• Aging
  • Alzheimer’s disease
  • BFCNs
  • Fibroblasts
  • Nucleocytoplasmic transport
  • Reprogramming
  • TAU hyperphosphorylation

Satisfaction and Technology Evaluation of a Telehealth Robotic Program to Optimize Healthy Independent Living for Older Adults.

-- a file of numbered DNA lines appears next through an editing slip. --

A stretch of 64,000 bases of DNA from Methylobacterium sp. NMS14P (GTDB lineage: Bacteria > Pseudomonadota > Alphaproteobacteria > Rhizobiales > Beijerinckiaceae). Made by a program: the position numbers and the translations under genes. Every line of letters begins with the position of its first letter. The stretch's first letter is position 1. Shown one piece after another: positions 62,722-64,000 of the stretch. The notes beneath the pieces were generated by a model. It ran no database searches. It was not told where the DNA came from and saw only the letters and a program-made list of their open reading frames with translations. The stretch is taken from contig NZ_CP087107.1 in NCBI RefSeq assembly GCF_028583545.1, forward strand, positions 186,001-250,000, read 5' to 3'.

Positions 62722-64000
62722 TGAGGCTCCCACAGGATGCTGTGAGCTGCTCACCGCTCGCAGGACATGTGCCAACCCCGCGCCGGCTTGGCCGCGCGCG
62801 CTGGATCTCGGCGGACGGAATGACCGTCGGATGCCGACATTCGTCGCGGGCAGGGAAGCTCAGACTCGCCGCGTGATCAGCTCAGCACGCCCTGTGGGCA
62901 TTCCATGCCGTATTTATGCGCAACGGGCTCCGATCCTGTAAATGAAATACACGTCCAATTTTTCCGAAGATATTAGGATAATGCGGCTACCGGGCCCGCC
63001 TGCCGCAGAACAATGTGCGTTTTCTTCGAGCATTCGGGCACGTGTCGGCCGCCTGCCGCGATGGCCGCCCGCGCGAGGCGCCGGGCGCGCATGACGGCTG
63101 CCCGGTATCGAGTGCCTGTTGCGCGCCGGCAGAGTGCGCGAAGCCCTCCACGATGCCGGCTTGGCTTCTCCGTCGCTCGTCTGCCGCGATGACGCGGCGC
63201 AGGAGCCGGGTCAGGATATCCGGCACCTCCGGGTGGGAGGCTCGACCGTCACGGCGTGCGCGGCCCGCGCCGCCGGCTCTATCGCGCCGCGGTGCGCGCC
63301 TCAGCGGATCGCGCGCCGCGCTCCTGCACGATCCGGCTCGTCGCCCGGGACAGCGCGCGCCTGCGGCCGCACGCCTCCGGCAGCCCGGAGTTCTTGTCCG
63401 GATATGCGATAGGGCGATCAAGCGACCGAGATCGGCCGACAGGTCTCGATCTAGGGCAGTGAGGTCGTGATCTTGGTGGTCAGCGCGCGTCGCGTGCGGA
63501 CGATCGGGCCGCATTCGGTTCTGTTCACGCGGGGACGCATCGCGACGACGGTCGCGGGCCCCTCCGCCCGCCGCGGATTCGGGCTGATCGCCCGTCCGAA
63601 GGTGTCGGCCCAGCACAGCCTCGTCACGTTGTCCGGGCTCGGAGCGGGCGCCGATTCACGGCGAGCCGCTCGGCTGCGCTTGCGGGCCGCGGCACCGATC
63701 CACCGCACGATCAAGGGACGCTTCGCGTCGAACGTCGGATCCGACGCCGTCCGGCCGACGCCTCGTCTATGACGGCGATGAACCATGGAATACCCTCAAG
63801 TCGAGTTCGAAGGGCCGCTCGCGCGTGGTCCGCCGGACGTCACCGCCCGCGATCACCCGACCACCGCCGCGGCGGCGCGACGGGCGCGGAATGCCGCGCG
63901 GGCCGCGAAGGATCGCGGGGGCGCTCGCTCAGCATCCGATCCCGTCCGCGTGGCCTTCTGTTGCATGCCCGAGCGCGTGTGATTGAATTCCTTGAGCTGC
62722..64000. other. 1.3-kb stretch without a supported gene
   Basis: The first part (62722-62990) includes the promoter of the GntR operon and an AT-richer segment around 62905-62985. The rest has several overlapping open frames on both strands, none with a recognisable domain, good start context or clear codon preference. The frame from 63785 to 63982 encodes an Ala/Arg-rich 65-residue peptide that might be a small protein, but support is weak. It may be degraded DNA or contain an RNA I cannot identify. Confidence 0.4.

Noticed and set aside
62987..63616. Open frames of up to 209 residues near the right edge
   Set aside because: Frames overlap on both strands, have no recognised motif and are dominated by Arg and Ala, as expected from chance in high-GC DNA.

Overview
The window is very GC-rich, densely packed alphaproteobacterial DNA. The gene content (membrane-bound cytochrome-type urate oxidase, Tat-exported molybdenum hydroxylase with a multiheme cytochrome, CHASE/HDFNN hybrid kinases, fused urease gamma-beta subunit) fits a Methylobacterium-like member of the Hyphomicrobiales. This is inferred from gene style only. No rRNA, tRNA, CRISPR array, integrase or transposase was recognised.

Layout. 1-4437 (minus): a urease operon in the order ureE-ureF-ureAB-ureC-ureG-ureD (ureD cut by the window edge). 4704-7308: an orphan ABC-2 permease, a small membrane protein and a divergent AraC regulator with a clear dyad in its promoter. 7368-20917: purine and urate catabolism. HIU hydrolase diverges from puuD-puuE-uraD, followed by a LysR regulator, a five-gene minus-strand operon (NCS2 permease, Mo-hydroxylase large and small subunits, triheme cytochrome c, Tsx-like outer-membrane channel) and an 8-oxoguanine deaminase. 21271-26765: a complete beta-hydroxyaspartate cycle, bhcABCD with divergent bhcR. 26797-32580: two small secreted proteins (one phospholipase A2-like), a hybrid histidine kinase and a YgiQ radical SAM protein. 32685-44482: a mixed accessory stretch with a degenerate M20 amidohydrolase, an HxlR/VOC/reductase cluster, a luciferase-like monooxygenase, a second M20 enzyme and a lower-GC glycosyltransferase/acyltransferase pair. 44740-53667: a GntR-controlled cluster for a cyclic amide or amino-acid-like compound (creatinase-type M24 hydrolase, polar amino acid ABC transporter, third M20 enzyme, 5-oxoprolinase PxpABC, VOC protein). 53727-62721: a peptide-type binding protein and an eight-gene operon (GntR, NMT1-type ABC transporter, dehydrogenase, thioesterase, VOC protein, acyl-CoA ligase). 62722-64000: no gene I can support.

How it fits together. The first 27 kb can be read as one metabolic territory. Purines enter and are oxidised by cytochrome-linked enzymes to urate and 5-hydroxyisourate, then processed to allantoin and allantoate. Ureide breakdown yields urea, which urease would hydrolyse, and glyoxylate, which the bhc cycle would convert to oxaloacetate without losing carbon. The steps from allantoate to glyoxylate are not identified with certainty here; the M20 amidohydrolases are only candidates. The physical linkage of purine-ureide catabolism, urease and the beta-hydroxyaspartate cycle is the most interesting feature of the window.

With the growth in the aging population, and shortage of primary care providers, telehealth programs are needed to optimize healthy independent living for older adults. The purpose of this study was to evaluate a nurse-led intervention program delivered through a telepresence robot to promote healthy lifestyles and address chronic illness management among older adults living independently in a retirement community. Telepresence robots provide two-way video-mediated communication with remote in-home navigation. Satisfaction and technology evaluation ratings of the Telehealth Community Health Assistance Team (T-CHAT) program, as well as qualitative data from open-ended questions, were obtained from 26 older adults and 7 nurse practitioner students. On a scale from 1 = strongly disagree to 5 = strongly agree, satisfaction ratings were positive for usefulness (M = 3.90), ease of use (M = 4.16), and acceptability (M = 4.06). Technology evaluation ratings were high for all sessions (M = 4.35). Older adults and nurse practitioner students were highly complementary of the program. Areas for improvement were identified. The T-CHAT program demonstrated high ratings for satisfaction (usefulness, ease of use, acceptability) and for evaluation of the telepresence robot technology. Further refinement of the T-CHAT program is warranted, as is testing outcomes of this potentially viable mode of healthcare delivery. Robotics is the wave of the future and provides an innovative mode of delivery to address health promotion and chronic illness management in older adults. Satisfaction and technology evaluation of robotic technology is paramount prior to implementation of such programs into practice.